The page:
Wednesday, January 4, 2023

Every Right Partner

 I was sitting in my office doing some calendaring for 2023 when I had to pause, look out the window, and whisper a prayer of gratitude for my husband.

He is my best support system and a wonderful partner in life.

Over the course of the past twenty-five, twenty-six, twenty-something years we have been together in this journey of life, we have each navigated through challenging career and educational moments, have shared in the joys of parenting, and more moves than either of us can count.

When he and I started out in this life together, we were each in our thirties. I had been married and divorced with sons, while he had dated, he had never had kids.  We took our time in getting to know each other, in committing ourselves to each other, and in getting those next degrees before we planned a wedding, bought a house, and lived together for the first time.

Needless to say, we could write a book about our experiences. 

He had already been a mentor so deeply understood the pre-pubescent male development needed for my two older sons. He brought compassion and a bit of gentle toughness that continued to reap benefits in their lives. My middle son is a committed married father and I know that he gained (even if he doesn't recognize it) his family man ways of being from how my husband provided for and cared for our family.

Over the course of more-years-married than either of us have been single, we have raised five children to adulthood, gained a few more degrees, supported our children's dreams, and figured out some things about how to be in relationships.

We are imperfect people who try to live this thing called life with as much grace and love as we can.

He and I have our quirks. When we got married, it was almost decided that he would do all the cooking and I would supervise the boys in doing the dishes, managing the house, and just overall making sure we were not walking on piles of stuff everywhere. He does not like to tidy up, but after all these years together, I have found him standing over a sink of dishes or vacuuming and he has found me surprising him with a Sunday brunch or two. We navigated.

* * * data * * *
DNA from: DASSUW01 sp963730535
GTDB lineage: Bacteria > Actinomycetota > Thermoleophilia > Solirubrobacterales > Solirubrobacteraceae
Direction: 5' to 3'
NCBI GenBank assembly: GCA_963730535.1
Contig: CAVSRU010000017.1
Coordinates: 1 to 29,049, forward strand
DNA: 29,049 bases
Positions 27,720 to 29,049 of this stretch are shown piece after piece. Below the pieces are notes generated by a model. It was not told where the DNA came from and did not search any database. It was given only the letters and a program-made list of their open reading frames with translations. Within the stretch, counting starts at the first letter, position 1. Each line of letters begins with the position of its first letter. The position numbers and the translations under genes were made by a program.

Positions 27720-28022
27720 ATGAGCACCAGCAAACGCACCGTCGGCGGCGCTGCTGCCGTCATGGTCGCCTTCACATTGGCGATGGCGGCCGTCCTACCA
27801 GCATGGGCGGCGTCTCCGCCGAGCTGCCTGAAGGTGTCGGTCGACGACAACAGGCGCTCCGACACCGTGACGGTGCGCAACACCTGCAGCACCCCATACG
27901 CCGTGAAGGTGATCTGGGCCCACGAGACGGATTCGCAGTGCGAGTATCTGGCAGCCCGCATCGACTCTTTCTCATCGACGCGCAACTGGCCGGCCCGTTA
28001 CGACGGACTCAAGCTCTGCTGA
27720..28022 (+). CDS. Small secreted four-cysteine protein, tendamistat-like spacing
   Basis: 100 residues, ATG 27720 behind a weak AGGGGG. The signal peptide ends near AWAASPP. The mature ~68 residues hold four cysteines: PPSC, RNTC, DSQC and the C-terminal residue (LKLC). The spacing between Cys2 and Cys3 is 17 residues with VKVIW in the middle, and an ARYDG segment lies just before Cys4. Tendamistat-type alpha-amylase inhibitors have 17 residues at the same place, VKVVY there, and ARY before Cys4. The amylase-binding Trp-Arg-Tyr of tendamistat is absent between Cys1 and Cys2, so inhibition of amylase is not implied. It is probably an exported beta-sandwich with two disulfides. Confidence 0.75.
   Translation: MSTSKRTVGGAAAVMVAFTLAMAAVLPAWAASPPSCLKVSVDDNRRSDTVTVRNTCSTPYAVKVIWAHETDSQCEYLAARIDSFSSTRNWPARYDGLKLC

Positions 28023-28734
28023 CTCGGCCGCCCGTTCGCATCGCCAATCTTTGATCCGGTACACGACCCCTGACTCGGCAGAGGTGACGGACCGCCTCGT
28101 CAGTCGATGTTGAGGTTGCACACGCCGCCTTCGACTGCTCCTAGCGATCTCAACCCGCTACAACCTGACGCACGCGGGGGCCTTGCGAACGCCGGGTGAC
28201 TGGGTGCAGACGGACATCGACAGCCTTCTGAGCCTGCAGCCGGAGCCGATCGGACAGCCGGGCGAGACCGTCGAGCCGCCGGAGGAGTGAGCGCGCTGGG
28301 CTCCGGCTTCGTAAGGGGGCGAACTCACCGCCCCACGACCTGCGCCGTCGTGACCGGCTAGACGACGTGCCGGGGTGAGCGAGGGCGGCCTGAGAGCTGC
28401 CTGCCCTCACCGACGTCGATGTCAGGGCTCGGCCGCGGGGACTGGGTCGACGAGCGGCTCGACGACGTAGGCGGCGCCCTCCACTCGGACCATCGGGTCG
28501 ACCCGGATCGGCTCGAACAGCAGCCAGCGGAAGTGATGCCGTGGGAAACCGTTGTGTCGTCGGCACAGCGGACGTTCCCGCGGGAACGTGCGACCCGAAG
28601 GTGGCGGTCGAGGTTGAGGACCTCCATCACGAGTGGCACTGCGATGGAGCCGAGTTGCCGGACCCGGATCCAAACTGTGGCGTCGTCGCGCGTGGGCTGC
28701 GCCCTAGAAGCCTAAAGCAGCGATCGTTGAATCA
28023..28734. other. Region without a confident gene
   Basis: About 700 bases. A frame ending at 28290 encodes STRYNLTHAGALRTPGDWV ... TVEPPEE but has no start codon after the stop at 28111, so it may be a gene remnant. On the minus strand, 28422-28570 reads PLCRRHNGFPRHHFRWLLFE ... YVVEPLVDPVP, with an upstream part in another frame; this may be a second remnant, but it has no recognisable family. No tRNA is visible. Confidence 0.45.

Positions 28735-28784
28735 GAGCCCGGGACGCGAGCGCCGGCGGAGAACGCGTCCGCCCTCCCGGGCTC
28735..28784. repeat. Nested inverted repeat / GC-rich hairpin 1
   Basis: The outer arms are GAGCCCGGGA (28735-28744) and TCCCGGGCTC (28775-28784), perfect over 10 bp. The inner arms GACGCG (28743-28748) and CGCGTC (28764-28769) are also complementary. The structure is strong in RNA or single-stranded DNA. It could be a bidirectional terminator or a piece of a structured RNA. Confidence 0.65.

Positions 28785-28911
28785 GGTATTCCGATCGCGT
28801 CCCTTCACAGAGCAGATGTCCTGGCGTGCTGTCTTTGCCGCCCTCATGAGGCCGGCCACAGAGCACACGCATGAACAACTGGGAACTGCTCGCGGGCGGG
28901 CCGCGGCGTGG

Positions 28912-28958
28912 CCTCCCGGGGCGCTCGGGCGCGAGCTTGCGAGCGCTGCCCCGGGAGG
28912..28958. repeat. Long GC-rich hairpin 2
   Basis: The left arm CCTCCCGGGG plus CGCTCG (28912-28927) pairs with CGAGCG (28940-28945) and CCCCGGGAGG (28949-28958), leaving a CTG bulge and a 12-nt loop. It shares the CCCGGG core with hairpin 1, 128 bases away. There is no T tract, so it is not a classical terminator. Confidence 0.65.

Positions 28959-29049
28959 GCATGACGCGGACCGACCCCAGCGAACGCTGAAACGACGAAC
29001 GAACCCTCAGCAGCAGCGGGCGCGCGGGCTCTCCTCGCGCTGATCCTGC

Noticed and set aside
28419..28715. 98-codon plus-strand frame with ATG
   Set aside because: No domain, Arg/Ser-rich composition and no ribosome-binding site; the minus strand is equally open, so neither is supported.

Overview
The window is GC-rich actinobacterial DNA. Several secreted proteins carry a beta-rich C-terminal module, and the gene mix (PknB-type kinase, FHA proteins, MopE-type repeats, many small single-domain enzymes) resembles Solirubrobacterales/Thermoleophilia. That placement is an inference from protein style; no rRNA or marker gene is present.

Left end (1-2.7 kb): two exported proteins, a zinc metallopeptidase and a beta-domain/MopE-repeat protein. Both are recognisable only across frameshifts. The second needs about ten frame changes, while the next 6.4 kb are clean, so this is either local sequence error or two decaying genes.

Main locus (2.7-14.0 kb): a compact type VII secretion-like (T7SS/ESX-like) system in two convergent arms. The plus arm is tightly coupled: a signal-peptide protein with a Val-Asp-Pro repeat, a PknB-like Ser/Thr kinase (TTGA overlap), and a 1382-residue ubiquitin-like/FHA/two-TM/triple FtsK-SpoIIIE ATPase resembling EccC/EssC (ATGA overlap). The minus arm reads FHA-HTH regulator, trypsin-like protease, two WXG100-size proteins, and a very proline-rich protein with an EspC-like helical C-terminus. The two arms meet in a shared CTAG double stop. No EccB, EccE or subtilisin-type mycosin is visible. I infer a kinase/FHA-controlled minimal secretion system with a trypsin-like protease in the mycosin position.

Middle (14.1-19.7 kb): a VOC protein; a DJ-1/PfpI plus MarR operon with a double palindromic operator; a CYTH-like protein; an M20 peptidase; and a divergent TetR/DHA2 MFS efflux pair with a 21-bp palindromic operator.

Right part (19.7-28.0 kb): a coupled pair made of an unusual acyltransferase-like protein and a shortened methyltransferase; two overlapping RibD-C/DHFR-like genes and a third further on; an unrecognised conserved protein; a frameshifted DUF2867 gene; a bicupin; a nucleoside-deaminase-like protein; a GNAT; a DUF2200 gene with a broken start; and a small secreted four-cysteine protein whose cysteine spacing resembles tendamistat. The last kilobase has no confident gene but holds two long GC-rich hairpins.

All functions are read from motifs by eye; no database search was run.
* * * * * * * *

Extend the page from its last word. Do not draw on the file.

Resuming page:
So it is in this unusually warm Wednesday in this first week of the first month of a new year that I had to pause and just appreciate him.

He has made an impact in the lives of so many people. He has made it possible for our adult children to know they have a safe place to share their dreams, to come home to if needed, and to always know they had our support.

As I am preparing for my continuing transition from being primarily a work-at-home mom raising the last of our children, I am appreciating all it took for him to be the pretty much sole provider of our household. He didn't place demands on income-contributing-employment of me that enabled me to focus on our children, to be an contributing member of the community, to run for office, to write and be published, to go back to school, to preach, to teach, and to do everything else I was able to do when I was not in that full-time, demanding, marketing career that I had when we started out.

We are empty-nesters now and as my youngest daughter is a freshman in college with a busy social schedule, I'm looking at my ways-of-being in the world differently. I don't need to just be hybrid/work-at-home in my writing/ministry/social justice career. I am facing possibilities.

Former First Lady Michelle Obama recently said that marriage is not 50/50, it can't be.She shared that there were times she was annoyed with Former President Barack Obama, like how many diapers did you change, kind of annoyed. As an Ivy-league trained attorney and the one who was making more money than he was when they met, she put aside some of her aspirations for the aspiration of what they wanted for their family. Now that their children are adults, she is navigating her new identity in intriguing ways, inspiring ways.  

My husband and I are in the same kind of life moment.  

He probably couldn't tell you where everything is in this house like I can and how I kept up with our daughters' doctor appointments and schedules. I didn't have to deal with people in the world the way he did with his career in academia. We balanced.

That balance is what I hope we shared with our children. Two of them are in relationships, one, as mentioned, is married with children.  We have modeled that it is alright to do this dance of time and positioning so that the hopes for your family are realized.

With the right partner and right understanding of each other's gifts, dreams, and aspirations, there is almost nothing that can't be achieved.

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